Date: Sat, 12 Aug 2006 06:14:57 -0400
Reply-To: Peter Flom <flom@NDRI.ORG>
Sender: "SAS(r) Discussion" <SAS-L@LISTSERV.UGA.EDU>
From: Peter Flom <flom@NDRI.ORG>
Subject: Re: Hockey stick models
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Peter L. Flom, PhD
Assistant Director, Statistics and Data Analysis Core
Center for Drug Use and HIV Research
National Development and Research Institutes
71 W. 23rd St
New York, NY 10010
(212) 845-4485 (voice)
(917) 438-0894 (fax)
>>> David L Cassell <davidlcassell@MSN.COM> 08/12/06 2:00 AM >>> wrote
This is an important point I was making. So-called hockey-stick models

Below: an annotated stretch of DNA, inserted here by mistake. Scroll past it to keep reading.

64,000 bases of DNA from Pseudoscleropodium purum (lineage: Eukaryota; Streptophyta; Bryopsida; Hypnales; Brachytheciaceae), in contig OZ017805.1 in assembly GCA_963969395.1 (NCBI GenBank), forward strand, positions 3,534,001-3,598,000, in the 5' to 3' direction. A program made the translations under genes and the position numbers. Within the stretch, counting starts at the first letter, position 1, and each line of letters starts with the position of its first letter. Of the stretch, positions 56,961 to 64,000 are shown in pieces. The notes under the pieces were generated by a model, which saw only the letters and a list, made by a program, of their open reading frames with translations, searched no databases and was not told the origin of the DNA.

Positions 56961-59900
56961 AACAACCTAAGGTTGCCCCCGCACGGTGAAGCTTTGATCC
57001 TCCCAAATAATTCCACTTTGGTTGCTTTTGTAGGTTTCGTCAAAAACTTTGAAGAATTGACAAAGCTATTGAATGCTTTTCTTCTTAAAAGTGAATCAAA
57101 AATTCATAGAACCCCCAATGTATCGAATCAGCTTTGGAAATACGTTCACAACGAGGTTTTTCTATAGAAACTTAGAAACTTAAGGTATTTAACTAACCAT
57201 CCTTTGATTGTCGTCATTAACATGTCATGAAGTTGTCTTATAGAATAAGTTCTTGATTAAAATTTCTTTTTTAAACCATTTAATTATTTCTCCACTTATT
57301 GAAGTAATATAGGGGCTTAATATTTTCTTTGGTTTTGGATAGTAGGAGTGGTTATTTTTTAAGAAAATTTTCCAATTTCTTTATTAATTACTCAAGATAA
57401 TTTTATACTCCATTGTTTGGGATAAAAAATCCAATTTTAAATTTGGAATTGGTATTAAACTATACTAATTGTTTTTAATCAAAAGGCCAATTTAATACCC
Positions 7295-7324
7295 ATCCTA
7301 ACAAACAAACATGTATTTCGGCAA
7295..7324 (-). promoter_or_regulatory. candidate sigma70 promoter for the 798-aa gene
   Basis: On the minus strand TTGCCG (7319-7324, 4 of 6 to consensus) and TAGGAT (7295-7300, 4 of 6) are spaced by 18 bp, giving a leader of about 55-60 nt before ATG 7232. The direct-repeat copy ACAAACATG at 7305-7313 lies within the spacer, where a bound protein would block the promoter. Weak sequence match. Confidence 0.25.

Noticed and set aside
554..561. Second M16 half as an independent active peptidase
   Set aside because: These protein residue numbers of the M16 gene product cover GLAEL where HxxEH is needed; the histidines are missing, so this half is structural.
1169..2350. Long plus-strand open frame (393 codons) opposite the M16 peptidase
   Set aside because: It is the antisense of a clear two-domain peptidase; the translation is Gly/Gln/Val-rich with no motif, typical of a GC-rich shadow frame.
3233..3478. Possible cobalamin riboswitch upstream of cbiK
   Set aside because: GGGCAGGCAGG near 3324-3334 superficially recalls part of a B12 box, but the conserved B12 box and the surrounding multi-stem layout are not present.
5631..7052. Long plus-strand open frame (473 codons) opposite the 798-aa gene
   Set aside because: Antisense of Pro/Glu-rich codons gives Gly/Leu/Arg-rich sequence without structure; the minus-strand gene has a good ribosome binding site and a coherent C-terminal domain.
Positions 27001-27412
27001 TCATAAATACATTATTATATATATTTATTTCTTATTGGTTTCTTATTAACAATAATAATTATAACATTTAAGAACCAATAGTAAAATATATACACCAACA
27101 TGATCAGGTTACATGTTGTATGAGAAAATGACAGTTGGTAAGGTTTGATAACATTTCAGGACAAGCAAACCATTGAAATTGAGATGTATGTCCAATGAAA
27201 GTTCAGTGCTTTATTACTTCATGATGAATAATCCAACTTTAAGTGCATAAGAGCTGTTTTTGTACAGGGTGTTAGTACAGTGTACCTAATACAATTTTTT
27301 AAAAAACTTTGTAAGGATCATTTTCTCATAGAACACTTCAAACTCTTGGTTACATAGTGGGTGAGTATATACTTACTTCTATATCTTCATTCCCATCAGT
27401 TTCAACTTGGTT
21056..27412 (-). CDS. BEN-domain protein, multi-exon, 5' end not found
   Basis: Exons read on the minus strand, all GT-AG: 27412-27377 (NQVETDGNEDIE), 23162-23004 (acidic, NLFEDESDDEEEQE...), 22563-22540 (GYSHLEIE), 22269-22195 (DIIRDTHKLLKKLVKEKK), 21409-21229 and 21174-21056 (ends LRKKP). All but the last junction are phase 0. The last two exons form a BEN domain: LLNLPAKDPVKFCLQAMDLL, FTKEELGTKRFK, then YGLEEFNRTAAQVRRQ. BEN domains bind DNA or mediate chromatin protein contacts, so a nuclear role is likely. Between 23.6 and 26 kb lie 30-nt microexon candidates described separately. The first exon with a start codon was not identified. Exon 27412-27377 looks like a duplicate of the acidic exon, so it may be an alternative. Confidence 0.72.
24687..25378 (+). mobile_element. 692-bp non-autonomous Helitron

are way cruder than modern statisticians would like. They literally use
the concept I wrote out, with no quadratic terms. That's why I dropped
them out of your original code.
If you really want to handle some robustness and better curvature, then
I suggest cubic splines myself. And PROC TRANSREG does a fine job with
I agree, naturally.
But one good thing about hockey stick models is that they are easy to explain to non-statisticians.
And SOMETIMES they make sense. If you have a strong a priori reason for believing that
some regression will change at some particular point....
Like.....traffic accidents gotten into vs. age of getting a license. (and, of course, the bend in the stick doesn't have to happen at an AGE, it can happen at an event)
or dollars spent on travel vs. age, and retirement age
But generally I agree with David. They're simplistic